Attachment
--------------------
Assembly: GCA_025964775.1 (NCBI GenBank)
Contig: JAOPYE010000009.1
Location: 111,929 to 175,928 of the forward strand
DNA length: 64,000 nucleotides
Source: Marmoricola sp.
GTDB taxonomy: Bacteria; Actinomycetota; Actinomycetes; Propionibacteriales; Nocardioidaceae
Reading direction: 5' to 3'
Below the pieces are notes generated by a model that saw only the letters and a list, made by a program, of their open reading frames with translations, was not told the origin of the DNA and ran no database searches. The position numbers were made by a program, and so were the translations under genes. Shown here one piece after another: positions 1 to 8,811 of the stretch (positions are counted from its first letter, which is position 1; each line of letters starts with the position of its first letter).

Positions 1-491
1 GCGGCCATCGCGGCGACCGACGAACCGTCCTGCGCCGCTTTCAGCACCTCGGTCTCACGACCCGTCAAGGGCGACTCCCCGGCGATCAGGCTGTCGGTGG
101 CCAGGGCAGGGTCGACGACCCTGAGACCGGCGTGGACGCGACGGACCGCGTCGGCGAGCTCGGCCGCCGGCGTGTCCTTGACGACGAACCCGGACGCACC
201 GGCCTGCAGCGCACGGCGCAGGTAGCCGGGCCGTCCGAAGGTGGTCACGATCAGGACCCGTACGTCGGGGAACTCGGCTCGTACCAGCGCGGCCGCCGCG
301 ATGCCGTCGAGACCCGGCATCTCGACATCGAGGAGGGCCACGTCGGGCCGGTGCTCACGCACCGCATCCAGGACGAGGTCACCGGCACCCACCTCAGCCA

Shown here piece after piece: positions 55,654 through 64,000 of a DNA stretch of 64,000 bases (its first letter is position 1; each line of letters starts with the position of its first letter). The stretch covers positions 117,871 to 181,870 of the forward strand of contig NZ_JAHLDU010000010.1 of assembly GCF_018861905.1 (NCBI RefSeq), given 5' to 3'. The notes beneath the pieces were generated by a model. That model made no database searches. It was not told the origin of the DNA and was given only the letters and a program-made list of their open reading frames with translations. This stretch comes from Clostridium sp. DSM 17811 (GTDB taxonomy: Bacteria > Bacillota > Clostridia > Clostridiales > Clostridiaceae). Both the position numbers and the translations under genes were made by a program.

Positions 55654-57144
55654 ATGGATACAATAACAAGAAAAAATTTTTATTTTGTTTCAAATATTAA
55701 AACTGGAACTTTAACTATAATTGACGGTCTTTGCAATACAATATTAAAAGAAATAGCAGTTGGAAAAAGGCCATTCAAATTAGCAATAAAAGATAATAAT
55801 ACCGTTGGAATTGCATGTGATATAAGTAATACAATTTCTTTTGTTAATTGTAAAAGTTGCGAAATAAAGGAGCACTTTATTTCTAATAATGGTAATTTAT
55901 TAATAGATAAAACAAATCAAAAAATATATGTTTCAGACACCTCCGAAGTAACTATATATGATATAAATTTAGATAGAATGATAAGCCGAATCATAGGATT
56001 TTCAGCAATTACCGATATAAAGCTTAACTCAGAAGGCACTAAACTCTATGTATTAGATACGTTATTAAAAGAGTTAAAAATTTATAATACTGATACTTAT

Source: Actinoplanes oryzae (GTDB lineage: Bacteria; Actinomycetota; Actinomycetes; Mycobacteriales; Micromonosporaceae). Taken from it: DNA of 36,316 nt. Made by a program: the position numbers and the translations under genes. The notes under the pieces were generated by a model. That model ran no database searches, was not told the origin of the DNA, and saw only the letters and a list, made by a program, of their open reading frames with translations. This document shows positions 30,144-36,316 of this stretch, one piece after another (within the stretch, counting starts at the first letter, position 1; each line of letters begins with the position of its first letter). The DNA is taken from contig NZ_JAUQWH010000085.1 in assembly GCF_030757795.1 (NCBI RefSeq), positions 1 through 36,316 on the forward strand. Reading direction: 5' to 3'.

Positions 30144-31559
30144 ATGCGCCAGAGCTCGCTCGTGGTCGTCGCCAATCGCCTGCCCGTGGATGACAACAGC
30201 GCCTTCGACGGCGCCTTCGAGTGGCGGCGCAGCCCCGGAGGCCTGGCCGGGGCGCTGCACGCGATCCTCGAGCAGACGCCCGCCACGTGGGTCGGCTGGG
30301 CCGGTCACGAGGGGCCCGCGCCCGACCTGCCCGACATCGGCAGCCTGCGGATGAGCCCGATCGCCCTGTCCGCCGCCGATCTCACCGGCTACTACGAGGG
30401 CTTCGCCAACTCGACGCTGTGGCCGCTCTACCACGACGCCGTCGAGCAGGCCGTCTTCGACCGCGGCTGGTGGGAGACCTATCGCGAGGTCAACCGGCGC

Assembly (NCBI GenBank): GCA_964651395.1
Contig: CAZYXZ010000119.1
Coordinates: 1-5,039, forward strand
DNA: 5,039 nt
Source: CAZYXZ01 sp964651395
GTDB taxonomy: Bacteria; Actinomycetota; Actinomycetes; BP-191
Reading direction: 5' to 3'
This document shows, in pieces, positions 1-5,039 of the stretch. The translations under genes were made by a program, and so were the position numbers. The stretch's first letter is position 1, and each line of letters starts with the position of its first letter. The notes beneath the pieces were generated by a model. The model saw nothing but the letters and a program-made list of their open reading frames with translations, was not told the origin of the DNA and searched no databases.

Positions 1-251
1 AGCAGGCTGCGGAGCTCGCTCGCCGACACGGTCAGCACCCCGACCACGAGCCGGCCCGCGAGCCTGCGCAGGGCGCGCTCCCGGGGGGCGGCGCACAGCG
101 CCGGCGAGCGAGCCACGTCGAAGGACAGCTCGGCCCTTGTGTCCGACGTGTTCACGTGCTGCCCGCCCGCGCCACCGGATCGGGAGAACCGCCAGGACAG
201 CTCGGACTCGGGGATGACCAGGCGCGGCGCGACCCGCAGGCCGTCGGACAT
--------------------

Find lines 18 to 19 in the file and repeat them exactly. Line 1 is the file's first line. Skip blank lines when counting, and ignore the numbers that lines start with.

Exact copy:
55801 ACCGTTGGAATTGCATGTGATATAAGTAATACAATTTCTTTTGTTAATTGTAAAAGTTGCGAAATAAAGGAGCACTTTATTTCTAATAATGGTAATTTAT
55901 TAATAGATAAAACAAATCAAAAAATATATGTTTCAGACACCTCCGAAGTAACTATATATGATATAAATTTAGATAGAATGATAAGCCGAATCATAGGATT